To Bowers's mother, Scott wrote, "I am afraid this will reach you after one of the heaviest blows of your life. I write when we are very near the end of our journey, and I am finishing it in company with two gallant, noble gentlemen. One of these is your son. He had come to be one of my closest and soundest friends, and I appreciate his wonderful upright nature, his ability and energy. As the troubles have thickened his dauntless spirit ever shone brighter and he has remained cheerful, hopeful, and indomitable to the end. The ways of Providence are inscrutable, but there must be some reason why such a young, vigorous and promising life is taken. My whole heart goes outin pity for you. Yours, R. Scott. To the end he has talked of you and his sisters. One sees what a happy home he must have had and perhaps it is well to look back on nothing but happiness. He remains unselfish, self-reliant and splendidly hopeful to the end, believing in God's mercy to you."
To Wilson's wife, Scott wrote, "If this letter reaches you Bill and I will have gone out together. We are very near it now and I should like you to know how splendid he was at the end -- everlastingly cheerful and ready to sacrifice himself for others, never a word of blame to me for leading him into this mess. He is not suffering, luckily, at least only minor discomforts."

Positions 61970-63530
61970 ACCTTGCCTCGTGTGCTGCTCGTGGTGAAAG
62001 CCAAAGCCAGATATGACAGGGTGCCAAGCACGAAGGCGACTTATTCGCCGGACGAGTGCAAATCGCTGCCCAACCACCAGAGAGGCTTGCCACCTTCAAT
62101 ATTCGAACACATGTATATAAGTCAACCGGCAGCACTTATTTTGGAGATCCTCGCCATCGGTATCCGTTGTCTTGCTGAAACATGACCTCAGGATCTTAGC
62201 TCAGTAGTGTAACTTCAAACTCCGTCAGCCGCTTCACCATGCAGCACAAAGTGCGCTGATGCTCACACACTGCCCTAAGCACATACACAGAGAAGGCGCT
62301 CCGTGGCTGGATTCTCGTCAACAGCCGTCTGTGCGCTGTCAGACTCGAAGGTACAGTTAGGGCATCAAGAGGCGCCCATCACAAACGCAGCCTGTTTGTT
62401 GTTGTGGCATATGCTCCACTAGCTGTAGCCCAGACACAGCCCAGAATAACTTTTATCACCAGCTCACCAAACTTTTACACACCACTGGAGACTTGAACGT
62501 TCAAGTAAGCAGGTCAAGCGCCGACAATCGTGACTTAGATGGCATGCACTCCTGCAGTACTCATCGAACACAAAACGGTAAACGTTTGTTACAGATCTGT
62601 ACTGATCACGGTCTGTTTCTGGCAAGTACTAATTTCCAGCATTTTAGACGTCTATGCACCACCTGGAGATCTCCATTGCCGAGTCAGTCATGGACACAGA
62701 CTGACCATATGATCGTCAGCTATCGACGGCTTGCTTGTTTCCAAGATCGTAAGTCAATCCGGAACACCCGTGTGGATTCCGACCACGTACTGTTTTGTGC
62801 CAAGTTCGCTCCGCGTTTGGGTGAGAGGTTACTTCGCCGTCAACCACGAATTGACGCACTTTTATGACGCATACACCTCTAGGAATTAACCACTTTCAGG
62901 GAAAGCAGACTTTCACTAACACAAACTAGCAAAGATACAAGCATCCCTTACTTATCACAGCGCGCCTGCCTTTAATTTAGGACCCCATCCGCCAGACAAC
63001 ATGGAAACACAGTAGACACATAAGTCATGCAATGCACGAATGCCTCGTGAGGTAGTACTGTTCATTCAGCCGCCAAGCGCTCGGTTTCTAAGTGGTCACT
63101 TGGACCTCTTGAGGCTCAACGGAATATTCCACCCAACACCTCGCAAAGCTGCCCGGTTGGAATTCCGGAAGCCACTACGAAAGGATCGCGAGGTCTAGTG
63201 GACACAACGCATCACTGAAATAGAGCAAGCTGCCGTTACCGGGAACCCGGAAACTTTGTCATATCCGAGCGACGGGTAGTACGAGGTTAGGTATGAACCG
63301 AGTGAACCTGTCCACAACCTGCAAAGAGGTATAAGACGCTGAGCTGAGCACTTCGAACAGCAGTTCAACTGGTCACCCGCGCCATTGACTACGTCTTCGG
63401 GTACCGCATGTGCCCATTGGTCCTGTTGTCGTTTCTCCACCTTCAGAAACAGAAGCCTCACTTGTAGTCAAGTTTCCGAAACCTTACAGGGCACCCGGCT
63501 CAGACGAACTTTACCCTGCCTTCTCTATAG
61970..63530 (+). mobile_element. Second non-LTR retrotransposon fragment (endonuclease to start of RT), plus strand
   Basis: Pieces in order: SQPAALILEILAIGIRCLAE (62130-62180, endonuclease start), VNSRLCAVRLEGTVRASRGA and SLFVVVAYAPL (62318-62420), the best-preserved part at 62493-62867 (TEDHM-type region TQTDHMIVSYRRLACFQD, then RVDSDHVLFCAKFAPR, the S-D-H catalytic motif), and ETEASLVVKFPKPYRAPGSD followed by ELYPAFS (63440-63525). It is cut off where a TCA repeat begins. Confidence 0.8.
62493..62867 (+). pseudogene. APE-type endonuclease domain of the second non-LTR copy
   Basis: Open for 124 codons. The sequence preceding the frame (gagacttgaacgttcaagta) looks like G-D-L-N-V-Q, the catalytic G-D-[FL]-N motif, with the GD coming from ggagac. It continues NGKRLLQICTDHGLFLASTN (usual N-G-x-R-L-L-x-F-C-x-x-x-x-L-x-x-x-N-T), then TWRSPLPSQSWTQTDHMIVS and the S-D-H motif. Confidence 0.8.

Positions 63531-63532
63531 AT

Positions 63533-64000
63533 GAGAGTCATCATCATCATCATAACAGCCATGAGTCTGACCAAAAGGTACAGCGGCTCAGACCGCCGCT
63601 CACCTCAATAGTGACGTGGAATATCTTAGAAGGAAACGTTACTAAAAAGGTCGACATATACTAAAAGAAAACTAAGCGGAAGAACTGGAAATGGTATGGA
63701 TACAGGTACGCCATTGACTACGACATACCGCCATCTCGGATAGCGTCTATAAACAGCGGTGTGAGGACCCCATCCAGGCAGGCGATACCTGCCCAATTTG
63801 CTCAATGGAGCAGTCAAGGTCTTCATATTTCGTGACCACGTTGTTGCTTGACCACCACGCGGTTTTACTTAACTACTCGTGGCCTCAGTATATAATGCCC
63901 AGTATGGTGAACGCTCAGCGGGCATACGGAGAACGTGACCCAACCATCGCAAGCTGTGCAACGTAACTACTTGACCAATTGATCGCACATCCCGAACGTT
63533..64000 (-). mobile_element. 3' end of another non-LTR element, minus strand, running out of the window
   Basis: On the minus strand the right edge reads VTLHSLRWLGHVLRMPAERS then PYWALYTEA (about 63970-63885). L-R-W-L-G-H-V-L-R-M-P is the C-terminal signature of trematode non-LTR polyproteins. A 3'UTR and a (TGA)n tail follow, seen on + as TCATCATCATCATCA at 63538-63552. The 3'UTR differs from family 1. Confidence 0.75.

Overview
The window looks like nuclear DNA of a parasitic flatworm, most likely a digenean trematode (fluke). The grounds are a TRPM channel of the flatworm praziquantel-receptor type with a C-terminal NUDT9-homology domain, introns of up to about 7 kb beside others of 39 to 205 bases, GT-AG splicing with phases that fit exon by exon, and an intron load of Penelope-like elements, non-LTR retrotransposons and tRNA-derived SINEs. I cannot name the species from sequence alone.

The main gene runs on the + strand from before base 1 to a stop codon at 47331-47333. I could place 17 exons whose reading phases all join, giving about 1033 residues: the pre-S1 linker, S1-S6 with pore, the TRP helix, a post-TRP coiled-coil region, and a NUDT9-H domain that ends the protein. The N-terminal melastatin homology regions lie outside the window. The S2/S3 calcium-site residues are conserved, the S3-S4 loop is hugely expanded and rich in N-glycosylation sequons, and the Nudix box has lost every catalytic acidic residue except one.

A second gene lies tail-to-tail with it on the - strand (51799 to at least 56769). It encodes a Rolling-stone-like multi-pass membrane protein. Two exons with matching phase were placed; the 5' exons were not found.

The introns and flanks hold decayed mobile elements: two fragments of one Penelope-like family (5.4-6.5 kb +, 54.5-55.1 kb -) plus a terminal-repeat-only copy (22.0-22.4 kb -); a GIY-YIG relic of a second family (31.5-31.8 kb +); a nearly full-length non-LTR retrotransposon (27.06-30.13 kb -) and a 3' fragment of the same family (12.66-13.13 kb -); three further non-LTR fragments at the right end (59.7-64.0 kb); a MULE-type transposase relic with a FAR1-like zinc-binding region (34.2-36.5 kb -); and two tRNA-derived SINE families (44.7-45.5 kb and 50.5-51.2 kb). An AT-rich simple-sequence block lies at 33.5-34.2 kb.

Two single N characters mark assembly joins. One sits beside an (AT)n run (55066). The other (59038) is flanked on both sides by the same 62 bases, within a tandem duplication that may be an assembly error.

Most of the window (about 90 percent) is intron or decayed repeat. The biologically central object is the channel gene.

"His eyes have a comfortable blue look of hope and his mind is peaceful with the satisfaction of his faith in regarding himself as part of the great scheme of the Almighty. I can do no more to comfort you than to tell you that he died as he lived, a brave, true man -- the best of comrades and staunchest of friends. My whole heart goes out to you in pity."
To Kathleen, he wrote in part, "Make the boy interested in natural history if you can; it is better than games; they encourage it at some schools. I know you will keep him in the open air. Above all, he must guard and you must guard him against indolence. Make him a strenuous man. I had to force myself into being strenuous as you know -- had always an inclination to be idle."
"There is a piece of the Union Jack I put up at the South Pole in my private kit bag, together with Amundsen's black flag and other trifles. Send a small piece of the Union Jack to the King and a small piece to Queen Alexandra."
"What lots and lots I could tell you of this journey. How much better has it been than lounging in too great comfort at home. What tales you would have for the boys. But what a price to pay. Tell Sir Clements -- I thought much of him and never regretted him putting me in command of the Discovery." 
 R.F. Scott, letter to Sir Joseph Kinsey, 24 March, 1912, quoted in Scott's Last Expedition, v.1.
 R.F. Scott, "Message to the Public" (undated, March 1912), quoted in Scott's Last Expedition, v.1.
 R.F. Scott, letters to unnamed recipients, March 1912), quoted in Scott's Last Expedition, v.1.